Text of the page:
Sunday, April 30, 2017

MOSFETs

Question:
For the Circuit Wizardry, what information on MOSFETs should the 5th graders know for the competition.

Looking at the workshop slides, MOSFETs were not addressed, so it is unclear what information we should have the kids study.

your guidance on this topic is greatly appreciated.

Answer:
The MOSFET information that could be tested is detailed in the The Circuit symbol document referenced by the Event Description Circuit Symbols

The workshops were put on by generous third party volunteers, not the event supervisors.  The workshop aim was to help explain the main points and supplement a school's practices.  The test on Olympiad Day will draw from the material outlined in the event description.

Study Guide and 5th grade materials list

New Materials May 2017

2017 Study Guide

iCompute , Scratch versions, flow charts

Q1
Will the students have to create a flow chart? Might that be an option for a short answer question?
A1
Yes

Q2.
When our students encounter an alert from Scratch that says, "download update 456" is it okay to have them do that? It's still Scratch v 2.0.
A2.
Should be fine. These updates are not significant.

Clarifications following team workshops, GENE-ius

GENE-ius New info 4/30
Powerpoint from Team Workshop
Practice questions




Clarifications following team workshops.


If given a DNA sequence, it will always be given in the head to tail (5’ to 3’) orientation and should be read left to right.  Only a single strand will be given. 

When providing an amino acid sequence from a DNA sequence, teams should give the full name of the amino acid and write the word “stop” if given a stop codon.  A codon chart with the full names of the amino acids will be provided.  Spelling will not count as long as I know what they mean. 

In pedigree charts, an individual that is a carrier may or may not be identified with a half filled in circle or square.  If not indicated, you can not assume an individual is or is not a carrier and teams will often be asked to determine this based on the other information in the pedigree. 

If asked to identify the relationship of individuals within a pedigree, a range of terminology will be accepted as long as it is clear the students understand the relationship.  For example, a mating pair could be described as a married couple, husband and wife or parents of individual 6, 7 and 8.

Several tie-breaker questions will be given with a range of difficulty.  There may be a question that goes beyond the material covered in the event description and study guide. 
 

Tuesday, April 25, 2017

No Bones About It, short bones, long bones

QUESTIONS:

The following definition is from the study guide:

"Short bones: roughly cube-shaped (e.g.: ankle & wrist bones) "

Question 1:  are the wrist and ankle bones just the carpals & tarsals or do they also include the phalanges, metacarpals and metatarsals?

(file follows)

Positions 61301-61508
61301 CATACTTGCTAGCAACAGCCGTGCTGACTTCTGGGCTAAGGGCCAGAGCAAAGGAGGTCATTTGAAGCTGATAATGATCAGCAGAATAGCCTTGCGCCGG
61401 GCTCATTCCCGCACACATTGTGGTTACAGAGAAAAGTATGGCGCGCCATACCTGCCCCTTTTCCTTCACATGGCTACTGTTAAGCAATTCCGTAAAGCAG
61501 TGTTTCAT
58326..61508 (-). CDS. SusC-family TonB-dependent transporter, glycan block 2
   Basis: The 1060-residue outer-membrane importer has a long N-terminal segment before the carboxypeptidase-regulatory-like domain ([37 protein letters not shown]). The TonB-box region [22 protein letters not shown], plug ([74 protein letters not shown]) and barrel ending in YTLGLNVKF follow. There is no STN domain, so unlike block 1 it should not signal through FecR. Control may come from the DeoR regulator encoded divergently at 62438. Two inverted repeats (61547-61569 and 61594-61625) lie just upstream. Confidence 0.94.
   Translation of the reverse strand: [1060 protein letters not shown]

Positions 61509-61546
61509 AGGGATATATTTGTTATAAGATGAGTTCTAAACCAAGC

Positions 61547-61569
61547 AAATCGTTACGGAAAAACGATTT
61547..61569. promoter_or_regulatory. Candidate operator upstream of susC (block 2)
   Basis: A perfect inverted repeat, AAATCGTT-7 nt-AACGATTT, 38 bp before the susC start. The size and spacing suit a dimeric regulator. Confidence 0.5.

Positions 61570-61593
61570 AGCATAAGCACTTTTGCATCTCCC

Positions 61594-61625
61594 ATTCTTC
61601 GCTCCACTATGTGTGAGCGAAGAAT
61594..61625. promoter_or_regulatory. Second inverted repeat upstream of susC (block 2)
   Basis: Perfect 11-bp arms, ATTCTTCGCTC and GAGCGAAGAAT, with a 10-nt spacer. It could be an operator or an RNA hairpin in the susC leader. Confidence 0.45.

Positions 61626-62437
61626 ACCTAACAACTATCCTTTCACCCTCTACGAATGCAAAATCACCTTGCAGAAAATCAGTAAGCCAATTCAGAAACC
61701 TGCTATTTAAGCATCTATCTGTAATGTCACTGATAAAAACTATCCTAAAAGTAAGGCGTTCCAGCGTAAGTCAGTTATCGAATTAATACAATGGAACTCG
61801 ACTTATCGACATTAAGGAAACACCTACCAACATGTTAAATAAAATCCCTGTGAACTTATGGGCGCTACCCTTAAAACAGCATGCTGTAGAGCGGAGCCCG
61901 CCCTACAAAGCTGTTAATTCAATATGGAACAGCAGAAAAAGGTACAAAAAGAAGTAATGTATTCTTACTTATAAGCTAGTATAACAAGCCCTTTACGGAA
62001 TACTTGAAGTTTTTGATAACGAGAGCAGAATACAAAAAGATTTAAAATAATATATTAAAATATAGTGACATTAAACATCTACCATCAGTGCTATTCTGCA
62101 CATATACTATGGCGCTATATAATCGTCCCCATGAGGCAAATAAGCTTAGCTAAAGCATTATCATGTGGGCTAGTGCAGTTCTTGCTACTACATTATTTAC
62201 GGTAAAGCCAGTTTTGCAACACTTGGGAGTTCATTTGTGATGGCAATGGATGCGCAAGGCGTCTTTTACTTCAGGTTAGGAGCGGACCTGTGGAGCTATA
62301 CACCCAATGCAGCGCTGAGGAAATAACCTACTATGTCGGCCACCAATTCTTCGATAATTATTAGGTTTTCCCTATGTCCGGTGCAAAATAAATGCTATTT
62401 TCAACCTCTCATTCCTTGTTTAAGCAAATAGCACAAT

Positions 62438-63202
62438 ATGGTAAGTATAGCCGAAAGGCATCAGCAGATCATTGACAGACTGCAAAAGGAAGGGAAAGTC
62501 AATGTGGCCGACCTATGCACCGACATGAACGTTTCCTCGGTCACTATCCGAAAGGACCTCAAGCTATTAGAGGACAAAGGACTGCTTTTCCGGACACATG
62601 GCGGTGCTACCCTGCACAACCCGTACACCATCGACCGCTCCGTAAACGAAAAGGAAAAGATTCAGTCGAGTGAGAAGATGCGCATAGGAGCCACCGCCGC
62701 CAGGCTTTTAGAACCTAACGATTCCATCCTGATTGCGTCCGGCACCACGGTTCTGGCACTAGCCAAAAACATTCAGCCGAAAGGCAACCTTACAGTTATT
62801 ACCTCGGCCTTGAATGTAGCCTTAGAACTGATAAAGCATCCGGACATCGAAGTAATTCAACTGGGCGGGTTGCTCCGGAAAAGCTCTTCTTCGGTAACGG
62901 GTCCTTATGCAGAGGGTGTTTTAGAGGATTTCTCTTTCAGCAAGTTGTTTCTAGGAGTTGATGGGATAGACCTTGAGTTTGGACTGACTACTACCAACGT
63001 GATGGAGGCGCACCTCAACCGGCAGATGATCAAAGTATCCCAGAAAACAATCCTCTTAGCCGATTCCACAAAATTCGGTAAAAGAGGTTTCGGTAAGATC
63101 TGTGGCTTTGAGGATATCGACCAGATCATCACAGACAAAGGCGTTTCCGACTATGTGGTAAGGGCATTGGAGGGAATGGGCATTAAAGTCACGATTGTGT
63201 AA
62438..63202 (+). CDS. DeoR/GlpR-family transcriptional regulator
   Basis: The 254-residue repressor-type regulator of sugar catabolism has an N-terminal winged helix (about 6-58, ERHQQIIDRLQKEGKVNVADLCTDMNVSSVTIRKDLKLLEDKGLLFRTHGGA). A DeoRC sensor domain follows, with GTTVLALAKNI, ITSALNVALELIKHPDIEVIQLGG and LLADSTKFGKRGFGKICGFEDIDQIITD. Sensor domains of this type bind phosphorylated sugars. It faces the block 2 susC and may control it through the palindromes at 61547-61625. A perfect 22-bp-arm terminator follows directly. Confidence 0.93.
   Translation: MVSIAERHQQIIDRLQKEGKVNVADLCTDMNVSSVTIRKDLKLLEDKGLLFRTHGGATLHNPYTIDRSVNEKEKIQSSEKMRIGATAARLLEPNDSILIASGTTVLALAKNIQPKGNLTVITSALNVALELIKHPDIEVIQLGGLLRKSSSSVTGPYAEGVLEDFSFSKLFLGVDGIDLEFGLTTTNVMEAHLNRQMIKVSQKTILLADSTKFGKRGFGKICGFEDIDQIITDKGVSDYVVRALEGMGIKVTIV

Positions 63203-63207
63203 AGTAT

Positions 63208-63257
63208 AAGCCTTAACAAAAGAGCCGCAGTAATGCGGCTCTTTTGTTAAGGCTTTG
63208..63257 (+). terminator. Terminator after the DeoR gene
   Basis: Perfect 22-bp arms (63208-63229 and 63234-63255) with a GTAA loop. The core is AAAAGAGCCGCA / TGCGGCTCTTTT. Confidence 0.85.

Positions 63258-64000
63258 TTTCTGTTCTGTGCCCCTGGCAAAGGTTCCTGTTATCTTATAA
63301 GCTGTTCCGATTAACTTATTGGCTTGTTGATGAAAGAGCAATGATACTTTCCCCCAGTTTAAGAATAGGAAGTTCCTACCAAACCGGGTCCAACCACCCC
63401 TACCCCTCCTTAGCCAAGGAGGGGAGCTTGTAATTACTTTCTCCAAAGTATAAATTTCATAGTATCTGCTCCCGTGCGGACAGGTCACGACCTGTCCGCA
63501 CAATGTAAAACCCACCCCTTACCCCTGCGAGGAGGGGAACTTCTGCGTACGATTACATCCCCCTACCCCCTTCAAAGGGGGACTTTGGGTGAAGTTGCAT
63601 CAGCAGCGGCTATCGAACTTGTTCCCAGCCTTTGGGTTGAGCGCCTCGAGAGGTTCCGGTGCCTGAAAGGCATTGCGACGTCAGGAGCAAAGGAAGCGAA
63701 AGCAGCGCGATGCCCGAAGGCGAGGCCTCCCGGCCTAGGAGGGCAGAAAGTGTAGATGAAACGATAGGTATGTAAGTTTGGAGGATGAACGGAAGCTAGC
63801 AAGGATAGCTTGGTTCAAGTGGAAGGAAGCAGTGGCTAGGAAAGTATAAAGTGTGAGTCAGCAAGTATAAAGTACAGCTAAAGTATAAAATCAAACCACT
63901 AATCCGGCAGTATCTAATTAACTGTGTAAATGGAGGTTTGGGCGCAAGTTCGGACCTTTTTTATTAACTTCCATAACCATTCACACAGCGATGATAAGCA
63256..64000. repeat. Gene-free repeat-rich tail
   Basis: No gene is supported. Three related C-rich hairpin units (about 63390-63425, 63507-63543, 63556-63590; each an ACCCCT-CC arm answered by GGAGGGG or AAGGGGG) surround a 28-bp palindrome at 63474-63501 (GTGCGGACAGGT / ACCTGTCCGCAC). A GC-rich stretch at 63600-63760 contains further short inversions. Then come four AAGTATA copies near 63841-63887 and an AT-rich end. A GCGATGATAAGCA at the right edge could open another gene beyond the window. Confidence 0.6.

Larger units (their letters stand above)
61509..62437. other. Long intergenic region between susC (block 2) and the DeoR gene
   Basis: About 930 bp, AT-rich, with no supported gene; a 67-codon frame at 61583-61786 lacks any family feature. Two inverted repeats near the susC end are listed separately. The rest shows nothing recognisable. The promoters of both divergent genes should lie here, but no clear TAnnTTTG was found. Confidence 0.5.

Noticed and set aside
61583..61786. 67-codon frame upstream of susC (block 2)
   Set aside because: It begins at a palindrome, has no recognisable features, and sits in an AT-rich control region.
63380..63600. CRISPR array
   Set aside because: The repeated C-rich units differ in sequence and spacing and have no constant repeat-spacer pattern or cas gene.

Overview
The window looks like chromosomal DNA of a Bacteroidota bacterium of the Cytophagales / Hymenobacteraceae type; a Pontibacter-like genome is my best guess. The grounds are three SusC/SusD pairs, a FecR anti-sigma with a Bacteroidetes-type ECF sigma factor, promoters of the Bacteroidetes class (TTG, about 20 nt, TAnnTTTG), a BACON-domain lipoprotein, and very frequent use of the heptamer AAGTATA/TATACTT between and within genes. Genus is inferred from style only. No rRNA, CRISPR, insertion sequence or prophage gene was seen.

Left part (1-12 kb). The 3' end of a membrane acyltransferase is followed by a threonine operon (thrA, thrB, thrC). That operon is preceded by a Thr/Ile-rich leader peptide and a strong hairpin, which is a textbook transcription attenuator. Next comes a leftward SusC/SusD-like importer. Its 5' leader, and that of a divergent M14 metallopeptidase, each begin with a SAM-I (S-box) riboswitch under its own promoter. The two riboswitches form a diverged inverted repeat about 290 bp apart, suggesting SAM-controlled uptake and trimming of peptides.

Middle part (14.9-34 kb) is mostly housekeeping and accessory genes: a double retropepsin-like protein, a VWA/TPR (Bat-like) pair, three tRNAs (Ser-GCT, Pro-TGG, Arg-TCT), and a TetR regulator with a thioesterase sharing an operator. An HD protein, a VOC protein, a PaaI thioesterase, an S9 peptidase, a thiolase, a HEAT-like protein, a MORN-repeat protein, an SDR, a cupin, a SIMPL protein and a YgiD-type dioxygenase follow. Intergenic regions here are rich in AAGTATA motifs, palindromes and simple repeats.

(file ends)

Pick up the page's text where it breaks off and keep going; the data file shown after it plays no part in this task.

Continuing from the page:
Answer: The short bones in the wrist and ankle are just the carpals and tarsals. Students are not required to know the names of the individual carpals and tarsals. Short bones do not include phalanges, metacarpals, or metatarsals.



Question 2:  If not, what are the phalanges, metacarpals and metatarsals classified as?  Long bones, small long bones, something else?

Answer:  Phalanges, metacarpals, metatarsals are bones in the hands and feet and are classified as long bones, even though they are short in length.



Also, do the students need to know the total number of vertebrae? The study guide does not address this.  Some resources say 26 (with the sacrum and coccyx listed as one each/i.e. fused), others state 33-34 with the sacrum and coccyx recognized as separate vertebrae/bones

 Answer:  For purposes of the WESO tournament, students are responsible for knowing that the vertebral column consists of the 24 presacral vertebrae (the breakdown/number of cervical-7, thoracic-12, and lumbar-5 vertebrae) along with the sacrum and coccyx, each containing fused bones. They will not be expected to give a total number of bones in the vertebral column.

Sunday, April 23, 2017

Zip-A-Dee-Doo-Dah, glue , slider and event management changes

After watching the workshop and open practices, we have decided to change the slider and event management procedure slightly.  The eye hook to which the cable car will be attached will be slightly open (just like the top hooks that go on the zip line).  To create the opening, we have used pliers on the closed hook.  The slight opening seemed to be easier and quicker to work with, yet prevented the cable car from falling off.

In the build room, each team will be given one slider to use for all their runs.  A zip line will be available in that room to test how their cable car/slider runs (no timing, parameters of the zip line will be close, but not match exactly the test parameters, all teams will share one line - so not many runs may be able to be made....).  If there is a problem with their slider, they may turn it in for another.